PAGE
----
XML as plain object module
XML as plain object utility module
This module is a set of utility functions for parsing self-contained XML input into plain list/dict/string types and emitting to/reading from XML or YAML formats.
The motivating usage was to dump XML to YAML, manually edit files as YAML, and emit XML output back.
Though this module can be used more simply to dump compatible plain list/dict/string objects into XML or YAML for textual storage.
An XML file content when read to object and written back to XML has all it's document strcuture and content preserved w.r.t. to elements start/end and text content. Though XML comments, document type specifications, external entity definitions are discarded if present on input. External system entities (i.e. inclusion of external files) are not supported and generate an input error.
The input XML is just syntactically validated and does not validate against any DTD or schema specification as the underlying backend is the core xml.sax module.
The only and optional destructive transformation on the document
content is a
strip_space option on reading (resp.
on writing) which can affect non-leaf text content (stripping
leading and trailing spaces).
The XML namespaces are ignored as there is no actual schema validation, hence element, attribute names and namespaces URIs attributes are passed and preserved as-is.
Note that there are alternative modules with nearly the same functionality, but none of them provide all of:
- simple plain objects (dict, list, strings) dumped to/reloaded from XML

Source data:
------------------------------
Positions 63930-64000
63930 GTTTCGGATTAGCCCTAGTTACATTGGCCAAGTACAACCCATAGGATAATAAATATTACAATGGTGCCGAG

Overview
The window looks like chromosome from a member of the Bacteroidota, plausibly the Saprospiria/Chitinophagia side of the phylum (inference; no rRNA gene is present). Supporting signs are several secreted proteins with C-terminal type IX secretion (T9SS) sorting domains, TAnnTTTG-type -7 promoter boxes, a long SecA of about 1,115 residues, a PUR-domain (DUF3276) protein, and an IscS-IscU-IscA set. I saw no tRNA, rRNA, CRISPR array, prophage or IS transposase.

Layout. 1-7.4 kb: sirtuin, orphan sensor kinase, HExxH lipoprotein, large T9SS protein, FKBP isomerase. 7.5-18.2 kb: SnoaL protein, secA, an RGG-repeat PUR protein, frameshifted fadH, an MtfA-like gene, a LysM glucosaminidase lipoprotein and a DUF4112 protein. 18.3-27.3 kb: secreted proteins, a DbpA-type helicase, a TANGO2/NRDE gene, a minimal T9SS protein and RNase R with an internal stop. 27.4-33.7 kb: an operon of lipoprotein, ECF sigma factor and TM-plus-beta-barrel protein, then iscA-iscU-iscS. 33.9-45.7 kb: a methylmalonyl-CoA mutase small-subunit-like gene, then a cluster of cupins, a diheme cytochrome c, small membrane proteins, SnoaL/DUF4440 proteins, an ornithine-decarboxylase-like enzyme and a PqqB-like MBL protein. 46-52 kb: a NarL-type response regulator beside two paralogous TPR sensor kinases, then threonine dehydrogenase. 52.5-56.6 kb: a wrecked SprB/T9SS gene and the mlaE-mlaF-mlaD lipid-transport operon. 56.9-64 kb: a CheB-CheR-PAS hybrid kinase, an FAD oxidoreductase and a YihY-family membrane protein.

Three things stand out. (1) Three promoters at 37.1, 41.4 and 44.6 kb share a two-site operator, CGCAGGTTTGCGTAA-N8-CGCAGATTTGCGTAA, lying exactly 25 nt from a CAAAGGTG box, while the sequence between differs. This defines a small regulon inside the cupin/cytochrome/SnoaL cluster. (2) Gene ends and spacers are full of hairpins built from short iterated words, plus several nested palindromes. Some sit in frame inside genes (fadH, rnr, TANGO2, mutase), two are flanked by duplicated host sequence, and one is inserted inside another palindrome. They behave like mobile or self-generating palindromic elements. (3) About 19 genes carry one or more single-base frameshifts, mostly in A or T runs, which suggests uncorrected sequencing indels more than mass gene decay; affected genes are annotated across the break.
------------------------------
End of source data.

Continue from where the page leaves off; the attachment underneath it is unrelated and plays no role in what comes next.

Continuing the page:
- preservation of semi-structured XML documents (tags duplicates, mixed text and tags) on input
- management of human-editable form through YAML bridge
In order to convert a XML file to a YAML representation, for instance given
<example> <doc>This is an example for xmlobj documentation. </doc> <content version="beta"> <kind>document</kind> <class>example</class> <structured/> <elements> <item>Elt 1</item> <doc>Elt 2</doc> <item>Elt 3</item> <doc>Elt 4</doc> </elements> </content> </example>
Execute the following python code:
import xmlplain # Read to plain object with open("tests/example-1.xml") as inf: root = xmlplain.xml_to_obj(inf, strip_space=True, fold_dict=True) # Output plain YAML with open("example-1.yml", "w") as outf: xmlplain.obj_to_yaml(root, outf)
This will output the YAML representation in
example: doc: 'This is an example for xmlobj documentation. ' content: '@version': beta kind: document class: example structured: '' elements: - item: Elt 1 - doc: Elt 2 - item: Elt 3 - doc: Elt 4
One can then read the emitted YAML representation and generate again an XML output with:
import xmlplain # Read the YAML file with open("example-1.yml") as inf: root = xmlplain.obj_from_yaml(inf) # Output back XML with open("example-1.new.xml", "w") as outf: xmlplain.xml_from_obj(root, outf, pretty=True)
This will output back the following XML (there may be some indentation and/or short empty elements differences w.r.t. the original):